Appellant further contends that the right of floodage was confined to that part of the property in question which at the time was used for a ferry and coal yard. Plaintiff argues that although the description referred to took in all of the land of the grantor, the words "being the ferry property and coal yard" restricted the floodage rights to the land actually occupied by the ferry and coal yard. As to this, the court below said: "Such a strained interpretation as suggested would give no reasonable, lawful, or effective meaning to the description of all of grantor's land bounded by the land of other owners on the north, west and south. . . . . . . The words 'being the ferry property and coal yard' did not cut down the embracing definite boundaries, but only added an item of identification." This interpretation is obviously reasonable and correct.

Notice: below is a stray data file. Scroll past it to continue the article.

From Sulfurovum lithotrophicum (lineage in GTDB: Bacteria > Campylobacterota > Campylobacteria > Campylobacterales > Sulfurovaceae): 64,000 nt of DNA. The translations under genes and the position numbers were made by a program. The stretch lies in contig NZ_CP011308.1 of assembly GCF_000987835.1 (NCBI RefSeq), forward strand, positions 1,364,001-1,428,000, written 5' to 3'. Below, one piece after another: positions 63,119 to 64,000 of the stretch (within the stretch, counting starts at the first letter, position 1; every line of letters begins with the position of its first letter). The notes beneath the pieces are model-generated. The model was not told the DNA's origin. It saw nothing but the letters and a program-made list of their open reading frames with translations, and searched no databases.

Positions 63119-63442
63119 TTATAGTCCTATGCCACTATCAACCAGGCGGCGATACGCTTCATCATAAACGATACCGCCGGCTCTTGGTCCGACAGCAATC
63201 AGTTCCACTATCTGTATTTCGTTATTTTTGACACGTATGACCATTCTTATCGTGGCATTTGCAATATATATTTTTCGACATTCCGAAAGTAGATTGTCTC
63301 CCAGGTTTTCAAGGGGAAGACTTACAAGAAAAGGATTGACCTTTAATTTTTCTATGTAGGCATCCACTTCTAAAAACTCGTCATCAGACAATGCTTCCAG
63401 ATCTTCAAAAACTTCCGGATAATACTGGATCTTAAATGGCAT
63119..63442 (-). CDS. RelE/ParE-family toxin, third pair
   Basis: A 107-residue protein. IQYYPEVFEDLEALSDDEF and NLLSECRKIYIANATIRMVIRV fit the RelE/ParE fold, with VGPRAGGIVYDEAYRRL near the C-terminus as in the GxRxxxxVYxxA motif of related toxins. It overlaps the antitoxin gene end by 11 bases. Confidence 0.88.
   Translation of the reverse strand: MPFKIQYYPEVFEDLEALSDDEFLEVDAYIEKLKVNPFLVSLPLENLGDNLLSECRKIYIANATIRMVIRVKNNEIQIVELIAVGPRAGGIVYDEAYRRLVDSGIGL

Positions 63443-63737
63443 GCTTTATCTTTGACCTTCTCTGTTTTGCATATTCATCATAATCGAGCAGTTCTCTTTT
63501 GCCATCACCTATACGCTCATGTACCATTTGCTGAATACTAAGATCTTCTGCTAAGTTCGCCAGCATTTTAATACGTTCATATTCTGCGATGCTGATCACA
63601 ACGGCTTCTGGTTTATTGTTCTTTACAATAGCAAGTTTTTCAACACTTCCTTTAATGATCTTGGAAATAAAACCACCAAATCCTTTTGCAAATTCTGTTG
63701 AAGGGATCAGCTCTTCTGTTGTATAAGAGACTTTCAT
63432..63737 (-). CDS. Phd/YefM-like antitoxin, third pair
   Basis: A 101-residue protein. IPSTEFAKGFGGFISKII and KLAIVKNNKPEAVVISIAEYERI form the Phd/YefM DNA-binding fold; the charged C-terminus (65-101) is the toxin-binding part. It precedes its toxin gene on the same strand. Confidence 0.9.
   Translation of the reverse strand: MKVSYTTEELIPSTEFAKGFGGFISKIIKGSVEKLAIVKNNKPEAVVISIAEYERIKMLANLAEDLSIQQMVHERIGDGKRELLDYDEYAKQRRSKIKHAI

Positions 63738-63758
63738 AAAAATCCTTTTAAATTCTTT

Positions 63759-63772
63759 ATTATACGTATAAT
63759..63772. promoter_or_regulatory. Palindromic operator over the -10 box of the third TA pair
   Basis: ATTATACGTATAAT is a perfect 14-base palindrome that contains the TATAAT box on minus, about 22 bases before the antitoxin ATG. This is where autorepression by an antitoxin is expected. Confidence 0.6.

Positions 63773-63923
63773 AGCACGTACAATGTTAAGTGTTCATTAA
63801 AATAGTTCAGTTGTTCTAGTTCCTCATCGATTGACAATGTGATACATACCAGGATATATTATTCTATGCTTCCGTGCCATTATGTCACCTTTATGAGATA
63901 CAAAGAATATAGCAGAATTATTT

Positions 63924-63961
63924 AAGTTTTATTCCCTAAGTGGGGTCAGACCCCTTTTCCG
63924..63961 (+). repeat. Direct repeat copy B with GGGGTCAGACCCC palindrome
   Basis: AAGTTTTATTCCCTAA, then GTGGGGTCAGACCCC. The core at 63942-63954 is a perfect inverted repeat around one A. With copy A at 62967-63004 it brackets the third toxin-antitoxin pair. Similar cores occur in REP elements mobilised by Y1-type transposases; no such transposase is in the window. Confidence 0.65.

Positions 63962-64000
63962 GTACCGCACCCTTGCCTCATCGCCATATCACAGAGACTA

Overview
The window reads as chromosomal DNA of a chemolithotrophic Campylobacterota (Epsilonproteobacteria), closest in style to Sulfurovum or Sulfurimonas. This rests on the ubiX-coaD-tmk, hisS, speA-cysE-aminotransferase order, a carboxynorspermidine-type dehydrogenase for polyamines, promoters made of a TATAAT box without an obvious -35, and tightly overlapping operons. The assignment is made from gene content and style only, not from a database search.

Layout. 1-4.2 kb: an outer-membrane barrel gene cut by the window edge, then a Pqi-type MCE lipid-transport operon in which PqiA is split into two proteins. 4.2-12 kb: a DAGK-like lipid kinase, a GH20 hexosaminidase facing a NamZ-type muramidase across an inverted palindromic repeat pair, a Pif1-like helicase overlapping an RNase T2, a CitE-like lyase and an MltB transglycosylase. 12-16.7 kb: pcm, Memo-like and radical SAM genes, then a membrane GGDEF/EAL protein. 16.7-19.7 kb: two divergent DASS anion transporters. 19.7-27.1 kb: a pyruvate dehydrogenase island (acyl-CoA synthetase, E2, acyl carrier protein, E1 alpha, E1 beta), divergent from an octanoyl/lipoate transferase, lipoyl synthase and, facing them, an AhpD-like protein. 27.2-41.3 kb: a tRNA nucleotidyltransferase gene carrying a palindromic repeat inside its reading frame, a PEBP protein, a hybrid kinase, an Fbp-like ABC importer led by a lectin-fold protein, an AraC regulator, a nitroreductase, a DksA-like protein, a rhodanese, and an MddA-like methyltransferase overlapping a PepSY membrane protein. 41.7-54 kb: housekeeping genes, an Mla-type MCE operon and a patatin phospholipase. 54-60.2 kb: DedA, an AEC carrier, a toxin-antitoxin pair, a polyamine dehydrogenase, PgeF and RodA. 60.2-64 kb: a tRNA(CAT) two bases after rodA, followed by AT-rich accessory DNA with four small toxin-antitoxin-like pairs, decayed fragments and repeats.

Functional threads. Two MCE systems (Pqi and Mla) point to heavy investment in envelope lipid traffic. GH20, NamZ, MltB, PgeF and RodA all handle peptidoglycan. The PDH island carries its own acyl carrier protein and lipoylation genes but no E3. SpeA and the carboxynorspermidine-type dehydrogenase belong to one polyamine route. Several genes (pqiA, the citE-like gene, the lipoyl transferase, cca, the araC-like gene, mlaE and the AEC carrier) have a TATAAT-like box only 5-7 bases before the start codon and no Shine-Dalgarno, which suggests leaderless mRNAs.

The judgment is affirmed.

Summaries of

Graham v. Water Power Corp.

Supreme Court of Pennsylvania
Jun 30, 1934
173 A. 311 (Pa. 1934)
Case details for

Graham v. Water Power Corp.

Case Details

Full title:Graham et ux., Appellants, v. Safe Harbor Water Power Corporation

Court:Supreme Court of Pennsylvania

Date published: Jun 30, 1934


173 A. 311 (Pa. 1934)
173 A. 311